Ostensible laziness can be caused by any of five factors, each with its own cure
Laziness can be caused by a number of things. Here, I identify five and a way to address each.
Rational fear of failure. If I were told to try to land a job as a boxer, I’d appear very lazy because I know that if I landed the job, I’d be bloodied in the first minute of my first match. So being “lazy”–not looking hard for that job–is most appropriate.
Is your “laziness” is a rational decision?
Irrational fear of failure. Are you catastrophizing what failure would mean? If you tackled that project or got that job and failed, would it be as disastrous as you fear? Might it be more disastrous if you procrastinated so the work ended up a slipshod rush job? Or worse, you didn’t do the task at all, which guarantees you fail.
You can survive anything short of stage-4 cancer, certainly a failure on most tasks. And odds are you won’t fail if you take a deep breath, list the baby steps, and get help where you need it. Worst case, you fail, perhaps learn something, and no one can accuse you of being lazy.
Values-caused low motivation. Many people are lazy because they operate from the foundational principle, “Maximize happiness.” Even in a so-called cool career, much of the work is less pleasant than, for example, watching Netflix. Not-lazy people realize that the life well-led is about being productive or at least that ongoing laziness will cause more pain than pleasure: feeling bad about yourself, failing in your career and relationships, and perhaps poverty.
Might you want to replace “Maximize happiness” with “Be as productive as reasonably possible?” If on your job, the work is too often painful, do you need to look for a better-suited job? Or delegate painful tasks to someone who would find them less odious, for example, to an intern or part-time personal assistant?
Rebellion-caused low motivation. Some people rebel against orders. It have have started as a teenager, wanting to establish autonomy from parents. It may have become more entrenched when facing professors that required hard, seemingly unimportant assignments. It may have ossified further in response to an authoritarian, unfair boss. Certainly, you might be wise to quit a job with such a boss but overall, is your resistance to following orders, your “you-can’t-make-me” attitude, worth the price you’re paying?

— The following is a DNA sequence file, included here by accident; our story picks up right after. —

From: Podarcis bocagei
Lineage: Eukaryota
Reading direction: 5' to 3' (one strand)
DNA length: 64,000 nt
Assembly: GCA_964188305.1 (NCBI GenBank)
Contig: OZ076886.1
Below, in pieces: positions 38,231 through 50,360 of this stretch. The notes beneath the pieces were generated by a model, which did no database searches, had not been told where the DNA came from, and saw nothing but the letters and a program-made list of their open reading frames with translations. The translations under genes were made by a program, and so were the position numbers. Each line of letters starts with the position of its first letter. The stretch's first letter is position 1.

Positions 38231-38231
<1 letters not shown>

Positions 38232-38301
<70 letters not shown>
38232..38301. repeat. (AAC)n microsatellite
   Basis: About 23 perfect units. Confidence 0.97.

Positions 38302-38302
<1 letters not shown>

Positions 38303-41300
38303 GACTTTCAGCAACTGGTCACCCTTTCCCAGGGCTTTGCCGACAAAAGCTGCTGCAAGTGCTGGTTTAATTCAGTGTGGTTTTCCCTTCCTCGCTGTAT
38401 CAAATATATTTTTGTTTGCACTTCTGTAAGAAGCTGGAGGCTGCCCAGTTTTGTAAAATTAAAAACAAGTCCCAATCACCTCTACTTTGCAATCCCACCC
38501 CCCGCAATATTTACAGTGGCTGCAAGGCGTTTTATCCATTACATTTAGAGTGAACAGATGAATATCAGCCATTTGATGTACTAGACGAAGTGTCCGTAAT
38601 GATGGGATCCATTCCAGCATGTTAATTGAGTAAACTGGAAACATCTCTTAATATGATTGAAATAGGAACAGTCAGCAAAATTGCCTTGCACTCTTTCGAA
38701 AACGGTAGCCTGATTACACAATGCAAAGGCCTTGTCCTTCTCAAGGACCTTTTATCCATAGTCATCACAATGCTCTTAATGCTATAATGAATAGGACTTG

Hard-wired low motivation. Some people seem to be driven or laid-back from birth. Most moms of two or more children are sure their kids emerged from the womb with a distinct personality. A friend told me she knew her kids’ different personalities in-utero and that they have retained that basic personality.
If you are unusually laid-back by nature, it probably won’t help to push yourself too hard. We all have our limits. Perhaps you need to look for work in which your laid-back self is only a minimal liability or even a plus.
For example, I appreciate a calm customer service person. Laid-backness can also be of great value in a healthcare provider, for example, paramedics, emergency room doctors, and surgeons. The high-stakes time pressure in those jobs make it unlikely that even laid-back people goof off. And their calm personality is often a big plus amid that work’s stress.
So now, let’s turn to you. Do one or more of the above flavors of “laziness” describe you? Is there anything you want to do differently as a result? Or would you rather, for the time being, kick back, hang 10, and meditate on it?